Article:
Independent Contractor or Employee?

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BEARD HOBBS & ASSOCIATES
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Beard Hobbs
beardhobbs@cox.net

Of Counsel
Adam Conzales
adam-gonzales@cox.net

Trial Practice With Emphasis In
Construction Law and Civil Business Litigation


INDEPENDENT CONTRACTOR OR EMPLOYEE?

Newly implemented law SB 459 amends the Labor Code with respect to independent contractors.  The penalties and potential disciplinary action against a contractor for purposefully misclassifying an employee as an independent contractor will result in fines of $5,000 to $15,000 for the first offense and between $10,000 and $25,000, per violation for repeated violations of the Labor Code.    Additionally, failing to maintain workers compensation insurance, for misclassified employees, in violation of Business & Professional Code 7125, can result in you being automatically deemed an un-licensed contractor.

Whether a person can or cannot be classified as an independent contractor depends on several factors.   As a matter of law it is a rebuttable presumption that a person performing work at your request is an employee.   In other words, the person in question is presumed to be your employee unless you can prove that the person in question is truly self employed.

It is fairly safe to say that an independent contractor is really an employee if:

(1) He does not have a contractor license to perform work that requires a contractor license.

(2) He does not purchase and supply materials for his scope of work.

(3) He did not present you with a written proposal or contract.

(4) He does not control the days, time and hours that he works on your project.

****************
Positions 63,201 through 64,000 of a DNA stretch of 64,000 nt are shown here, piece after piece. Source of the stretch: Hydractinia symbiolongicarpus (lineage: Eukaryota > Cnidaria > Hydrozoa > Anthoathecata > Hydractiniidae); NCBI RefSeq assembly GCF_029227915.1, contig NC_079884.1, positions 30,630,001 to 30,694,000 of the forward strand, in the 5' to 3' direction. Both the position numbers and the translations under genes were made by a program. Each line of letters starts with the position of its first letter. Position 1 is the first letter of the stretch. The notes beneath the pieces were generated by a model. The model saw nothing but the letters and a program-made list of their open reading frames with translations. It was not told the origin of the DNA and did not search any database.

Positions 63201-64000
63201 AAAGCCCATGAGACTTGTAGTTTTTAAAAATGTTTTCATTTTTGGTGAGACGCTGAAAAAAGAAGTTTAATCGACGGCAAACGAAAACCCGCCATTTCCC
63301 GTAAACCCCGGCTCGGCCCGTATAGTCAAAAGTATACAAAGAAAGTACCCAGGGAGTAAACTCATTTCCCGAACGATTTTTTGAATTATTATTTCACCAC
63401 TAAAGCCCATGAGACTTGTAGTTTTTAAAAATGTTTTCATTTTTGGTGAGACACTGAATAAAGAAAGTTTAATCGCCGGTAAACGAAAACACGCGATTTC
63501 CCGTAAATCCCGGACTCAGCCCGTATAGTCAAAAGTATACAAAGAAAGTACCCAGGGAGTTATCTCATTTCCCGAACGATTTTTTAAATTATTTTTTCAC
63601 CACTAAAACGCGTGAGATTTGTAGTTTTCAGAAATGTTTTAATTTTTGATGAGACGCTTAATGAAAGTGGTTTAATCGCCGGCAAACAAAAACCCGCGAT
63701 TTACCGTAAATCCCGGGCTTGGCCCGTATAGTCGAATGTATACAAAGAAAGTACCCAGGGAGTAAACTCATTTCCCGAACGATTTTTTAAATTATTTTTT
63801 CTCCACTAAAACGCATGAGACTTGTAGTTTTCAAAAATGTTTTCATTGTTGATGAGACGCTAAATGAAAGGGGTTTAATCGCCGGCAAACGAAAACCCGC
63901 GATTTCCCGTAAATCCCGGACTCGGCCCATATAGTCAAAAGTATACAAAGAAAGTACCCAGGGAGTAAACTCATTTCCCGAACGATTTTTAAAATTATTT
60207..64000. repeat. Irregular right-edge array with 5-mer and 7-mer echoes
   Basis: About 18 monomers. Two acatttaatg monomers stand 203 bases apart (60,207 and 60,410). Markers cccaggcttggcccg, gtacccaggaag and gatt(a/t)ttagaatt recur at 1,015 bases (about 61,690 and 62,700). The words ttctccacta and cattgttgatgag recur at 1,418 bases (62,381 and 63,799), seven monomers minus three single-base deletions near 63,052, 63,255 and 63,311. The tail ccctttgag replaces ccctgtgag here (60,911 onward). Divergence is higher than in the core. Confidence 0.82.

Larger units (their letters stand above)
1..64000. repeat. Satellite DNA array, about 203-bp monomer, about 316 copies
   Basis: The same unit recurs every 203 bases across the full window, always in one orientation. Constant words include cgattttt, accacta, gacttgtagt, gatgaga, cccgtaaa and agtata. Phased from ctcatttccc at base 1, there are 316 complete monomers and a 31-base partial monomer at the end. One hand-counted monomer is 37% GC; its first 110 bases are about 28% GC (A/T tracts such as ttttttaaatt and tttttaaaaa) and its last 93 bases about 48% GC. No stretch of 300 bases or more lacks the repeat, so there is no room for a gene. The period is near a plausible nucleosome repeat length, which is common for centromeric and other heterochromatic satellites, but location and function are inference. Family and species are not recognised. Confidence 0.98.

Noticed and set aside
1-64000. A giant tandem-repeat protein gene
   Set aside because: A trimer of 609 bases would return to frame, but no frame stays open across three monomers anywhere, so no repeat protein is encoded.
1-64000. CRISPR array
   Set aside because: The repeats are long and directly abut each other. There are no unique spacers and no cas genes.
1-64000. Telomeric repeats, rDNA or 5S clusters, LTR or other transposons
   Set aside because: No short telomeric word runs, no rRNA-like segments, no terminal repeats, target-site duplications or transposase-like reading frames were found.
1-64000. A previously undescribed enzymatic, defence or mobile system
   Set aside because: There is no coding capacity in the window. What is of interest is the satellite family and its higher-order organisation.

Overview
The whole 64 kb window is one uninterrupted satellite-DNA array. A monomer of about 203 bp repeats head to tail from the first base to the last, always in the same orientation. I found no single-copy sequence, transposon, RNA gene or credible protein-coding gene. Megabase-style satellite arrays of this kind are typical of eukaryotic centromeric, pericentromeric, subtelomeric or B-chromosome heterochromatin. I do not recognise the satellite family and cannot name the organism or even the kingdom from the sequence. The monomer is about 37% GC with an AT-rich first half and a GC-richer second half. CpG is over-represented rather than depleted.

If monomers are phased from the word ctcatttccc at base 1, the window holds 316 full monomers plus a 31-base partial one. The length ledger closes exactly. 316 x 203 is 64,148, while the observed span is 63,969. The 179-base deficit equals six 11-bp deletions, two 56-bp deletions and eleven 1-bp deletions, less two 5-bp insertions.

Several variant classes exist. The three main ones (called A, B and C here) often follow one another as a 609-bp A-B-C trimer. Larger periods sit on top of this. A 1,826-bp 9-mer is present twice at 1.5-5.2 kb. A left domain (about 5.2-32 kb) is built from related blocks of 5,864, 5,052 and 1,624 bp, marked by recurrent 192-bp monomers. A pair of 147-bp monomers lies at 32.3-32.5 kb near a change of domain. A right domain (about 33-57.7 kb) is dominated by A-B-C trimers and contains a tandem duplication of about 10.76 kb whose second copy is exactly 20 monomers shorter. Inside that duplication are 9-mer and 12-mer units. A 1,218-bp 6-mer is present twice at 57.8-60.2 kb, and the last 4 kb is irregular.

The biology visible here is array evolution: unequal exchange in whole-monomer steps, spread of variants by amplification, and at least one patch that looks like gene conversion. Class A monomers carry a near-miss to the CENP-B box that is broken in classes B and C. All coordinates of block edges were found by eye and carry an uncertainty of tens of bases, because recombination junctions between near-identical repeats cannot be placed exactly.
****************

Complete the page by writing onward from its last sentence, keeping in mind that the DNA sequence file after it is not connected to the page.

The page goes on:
(5) He does not control the manner or means by which an end result is reached.

(6) He is paid an hourly or daily rate.

(7) He does not have a store front, business license or advertises as a business.

As indicated the burden is on you to prove that the individual in question is  an independent contractor.   The safest route to follow is to only hire licensed contractors and treat everyone else as your employee.  Put the person in question on your payroll, take out taxes and maintain workers compensation insurance for them.

The only exceptions to this rule are as follows:

Minor Work:

The Contractor’s License Law does not apply when the entire project is under $500 in value.  Example: If the project is to build a house but a subcontractor’s portion of the work is less than $500 that subcontractor still needs to be licensed.  For the exemption to apply, the entire project must be less than $500.

Definition of Contractor:

A good rule of thumb to follow is if one is doing some physical work that alters or adds to a structure, and that work becomes part of the real estate or the person is building something to be affixed to the real estate, then that person is defined as a contractor.